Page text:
Standing by the dais at the Wilshire and La Brea rally, I was trying to figure out what accounted for such an overwhelmingly positive vibe. And then it hit me: This was actually a sea-size demonstration of workers, for workers and — most importantly — by workers.

That’s truly an oddity among the galaxy of demonstrations-as-we know-them. Go to just about any other protest in modern America and what you’re most likely to find is one more thinly disguised act of noblesse oblige — self-validating middle-class and student activists very earnestly demonstrating on behalf of this or that oppressed group, or for some abstract cause. I stopped going to protest demos a few years ago, when I realized I was seeing the same predictable cast of characters over and over and over again, only now with longer and grayer ponytails.

How absolutely refreshing it was on Monday, then, to be bobbing on a wave of thousands of ordinary people actually protesting on their own behalf. Not in solidarity with someone else. Not in support of someone else. And, therefore, no need for the usual paraphernalia of your standard lefty march. No giant puppets. Neither freaky costumes nor face paint. No trace of anyone in a fright wig. None of the usual self-indulgent countercultural poses and postures. No Radical Cheerleaders, thank God. No “Free Mumia” posters. And, best of all, no painfully endless lineup of Professional Activist speakers on the podium, draped in kaffiyehs and sunglasses, unreeling their obsessive single-issue rants. No ding-a-lings hawking The Militant or the Revolutionary Worker. And, finally, no gaggle of frustrated, self-righteous, lapsed-Catholic movie stars hogging the mikes.

The only celebrity speakers, at least at the rally backed by the church, labor and the major pro-immigrant agencies, were Cardinal Mahony, Mayor Tony and star DJ “El Cucuy,” who tastefully kept his remarks to about two minutes. The handful of other speakers were, believe it or not, rather anonymous workers and students offering some peer-to-peer testimony to the audience. Even the rally logistics were handled ably by volunteer squads of unionized janitors and hotel workers. Altogether a totally adult, mainstream event, albeit conducted mostly in Spanish. A pro-working-class demonstration populated by bona fide workers.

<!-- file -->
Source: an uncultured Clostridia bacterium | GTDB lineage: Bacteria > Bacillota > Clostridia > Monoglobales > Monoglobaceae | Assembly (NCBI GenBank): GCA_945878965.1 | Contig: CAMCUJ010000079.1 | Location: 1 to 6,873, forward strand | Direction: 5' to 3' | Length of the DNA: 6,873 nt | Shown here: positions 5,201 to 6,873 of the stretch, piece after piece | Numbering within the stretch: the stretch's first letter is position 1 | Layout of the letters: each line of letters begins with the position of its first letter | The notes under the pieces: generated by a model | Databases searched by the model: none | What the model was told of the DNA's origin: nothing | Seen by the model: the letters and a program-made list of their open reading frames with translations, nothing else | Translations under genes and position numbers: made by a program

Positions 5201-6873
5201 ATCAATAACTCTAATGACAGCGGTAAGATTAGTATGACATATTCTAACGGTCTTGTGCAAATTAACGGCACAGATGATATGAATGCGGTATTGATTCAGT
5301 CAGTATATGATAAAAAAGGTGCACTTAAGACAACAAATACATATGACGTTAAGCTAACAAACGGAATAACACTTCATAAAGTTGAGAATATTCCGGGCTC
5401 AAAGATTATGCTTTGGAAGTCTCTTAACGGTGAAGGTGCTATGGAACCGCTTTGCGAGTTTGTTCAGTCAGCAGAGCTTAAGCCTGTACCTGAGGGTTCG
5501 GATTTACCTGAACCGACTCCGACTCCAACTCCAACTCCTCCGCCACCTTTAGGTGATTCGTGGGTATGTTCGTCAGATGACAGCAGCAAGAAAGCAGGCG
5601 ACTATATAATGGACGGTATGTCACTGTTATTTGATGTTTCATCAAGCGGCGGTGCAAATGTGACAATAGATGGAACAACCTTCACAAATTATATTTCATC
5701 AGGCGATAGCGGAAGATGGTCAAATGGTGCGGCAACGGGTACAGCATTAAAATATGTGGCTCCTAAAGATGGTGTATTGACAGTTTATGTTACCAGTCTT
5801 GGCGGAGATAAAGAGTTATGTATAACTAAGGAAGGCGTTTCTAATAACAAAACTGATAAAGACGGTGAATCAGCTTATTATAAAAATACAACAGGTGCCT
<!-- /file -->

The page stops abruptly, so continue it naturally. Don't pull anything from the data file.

The discipline and order were no less than dazzling, allowing the event to unfold in an atmosphere of absolute tranquillity and serenity. When I spent some time behind the lines with the LAPD field command, I found the mood so mellow I almost expected the lazing boys and girls in blue to start breaking out some bongs.

I had expressed some fears last week that fringe groups like ANSWER, along with freelance operators like Nativo Lopez, were diverting this new, rapidly burgeoning movement with their call for an economic boycott (the ideological boneheads at ANSWER were further polluting matters by openly calling for “amnesty”). Fortunately, they were out-organized by the labor-church coalition that refused to endorse the walkout from schools and jobs. The marginal groups were submerged by the massive number of participants who turned out and who are keeping their eyes firmly on the prize: sensible, achievable and comprehensive immigration reform that will acknowledge and legalize those currently working in the shadows.

Monday’s protests will certainly have a mixed effect. For every forward push, there’s some backlash. That’s no surprise. So those who already have a beef with the protesters will only harden their attitudes. The question is, Who has the momentum? In the last six weeks — against all predictions — it has been and remains with the pro-immigrant forces.

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